Catherine Le Gouis, a comparatist by training, teaches French language and literature. Her seminars have included “Nouvelle Vague” film, “The Detective Novel in France,” Victor Hugo’s Les Misérables, Proust’s À la recherche du temps perdu, and a first-year seminar, “Reading The New Yorker.” She has taught comparative courses on French and Russian literature, such as “The Influence of Anxiety: Dostoevsky and France” and also offers a course on the French newspaper Le Monde.
Her research areas include the Russian Silver Age, comparative studies of French and Russian literature, and 19th-century European literary history. Le Gouis writes and speaks on the fin-de-siècle decadent movement in Europe, on Proust, and on Russian women who lived in France, including Marie Bashkirtseff, Nina Berberova, and Elsa Triolet. She is the author of Positivism and Imagination (Bucknell University Press) and has edited, in collaboration with two colleagues from Smith College, Mon Histoire: Mémoires d’une femme de lettres russe à l’époque des Lumières (L’Harmattan, Paris), the autobiography of Princess Dashkova, a lady-in-waiting to Catherine the Great and one of the preeminent Russian intellectuals of the 18th century. Le Gouis’s work has appeared in Comparative Literature, The Romanic Review, The Russian Review, Брюсовские чтения (Briusov Studies), Russian Literature and The American Scholar.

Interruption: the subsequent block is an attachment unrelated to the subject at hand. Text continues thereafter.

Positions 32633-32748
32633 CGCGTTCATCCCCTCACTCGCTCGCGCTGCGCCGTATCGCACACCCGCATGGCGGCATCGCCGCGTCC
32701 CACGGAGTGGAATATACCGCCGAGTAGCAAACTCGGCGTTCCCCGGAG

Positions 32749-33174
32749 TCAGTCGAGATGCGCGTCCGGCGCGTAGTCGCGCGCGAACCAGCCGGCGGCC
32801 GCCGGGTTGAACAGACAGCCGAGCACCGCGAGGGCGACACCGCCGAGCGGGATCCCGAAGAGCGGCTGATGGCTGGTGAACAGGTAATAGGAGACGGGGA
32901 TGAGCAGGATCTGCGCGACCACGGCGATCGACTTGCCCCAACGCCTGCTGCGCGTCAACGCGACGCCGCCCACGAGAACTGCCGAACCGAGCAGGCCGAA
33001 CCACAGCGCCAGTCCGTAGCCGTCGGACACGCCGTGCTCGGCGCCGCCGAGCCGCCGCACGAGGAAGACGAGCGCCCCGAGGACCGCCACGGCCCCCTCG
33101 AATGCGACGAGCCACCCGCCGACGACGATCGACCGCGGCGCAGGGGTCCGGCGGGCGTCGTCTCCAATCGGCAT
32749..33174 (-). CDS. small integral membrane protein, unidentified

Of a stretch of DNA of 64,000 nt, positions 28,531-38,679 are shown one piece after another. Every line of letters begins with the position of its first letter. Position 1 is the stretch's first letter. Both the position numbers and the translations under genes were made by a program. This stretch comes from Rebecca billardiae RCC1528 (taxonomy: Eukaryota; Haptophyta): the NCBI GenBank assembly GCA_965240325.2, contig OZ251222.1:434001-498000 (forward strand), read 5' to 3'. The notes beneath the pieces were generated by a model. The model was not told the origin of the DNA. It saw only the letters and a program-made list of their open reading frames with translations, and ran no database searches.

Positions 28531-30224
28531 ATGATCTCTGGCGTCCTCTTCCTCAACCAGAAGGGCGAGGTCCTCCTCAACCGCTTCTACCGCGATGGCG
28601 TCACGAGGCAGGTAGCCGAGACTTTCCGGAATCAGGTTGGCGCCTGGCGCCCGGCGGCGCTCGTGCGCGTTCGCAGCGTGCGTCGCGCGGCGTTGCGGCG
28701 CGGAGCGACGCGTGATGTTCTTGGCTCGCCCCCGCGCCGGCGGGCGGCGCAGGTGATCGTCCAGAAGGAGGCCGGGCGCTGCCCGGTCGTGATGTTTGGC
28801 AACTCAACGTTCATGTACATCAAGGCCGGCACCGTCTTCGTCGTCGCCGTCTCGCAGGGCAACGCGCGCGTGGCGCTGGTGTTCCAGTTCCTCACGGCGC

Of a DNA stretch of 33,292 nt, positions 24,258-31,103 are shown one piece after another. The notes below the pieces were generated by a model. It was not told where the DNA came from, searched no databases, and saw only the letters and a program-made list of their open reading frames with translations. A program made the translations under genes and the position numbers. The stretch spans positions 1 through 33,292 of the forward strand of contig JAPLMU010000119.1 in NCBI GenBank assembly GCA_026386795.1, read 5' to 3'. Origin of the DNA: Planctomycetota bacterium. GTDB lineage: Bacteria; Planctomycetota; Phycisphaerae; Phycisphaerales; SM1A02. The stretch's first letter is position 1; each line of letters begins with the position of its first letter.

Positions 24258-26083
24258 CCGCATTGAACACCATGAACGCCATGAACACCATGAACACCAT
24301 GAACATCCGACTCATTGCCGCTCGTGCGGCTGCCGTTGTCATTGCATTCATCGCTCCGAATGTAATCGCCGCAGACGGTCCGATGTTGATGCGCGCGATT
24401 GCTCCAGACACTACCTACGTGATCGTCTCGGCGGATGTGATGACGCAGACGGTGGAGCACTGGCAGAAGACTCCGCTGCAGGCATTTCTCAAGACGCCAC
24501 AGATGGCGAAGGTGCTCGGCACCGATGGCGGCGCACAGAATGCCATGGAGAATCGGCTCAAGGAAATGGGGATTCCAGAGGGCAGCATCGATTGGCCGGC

Currently, Le Gouis is working in Moscow archives and libraries on a biography of Nina Petrovskaya, a Russian essayist and muse to major poets of the Russian Silver Age. For this project, she has received two IREX grants, funded by the National Endowment for the Humanities. For her next project, she plans a multiple biography of six lesser-known but representative figures of the Silver Age.
Areas of Expertise
Nineteenth- and twentieth-century French and Russian literature
- Ph.D., Yale University
- License, Sorbonne-Paris IV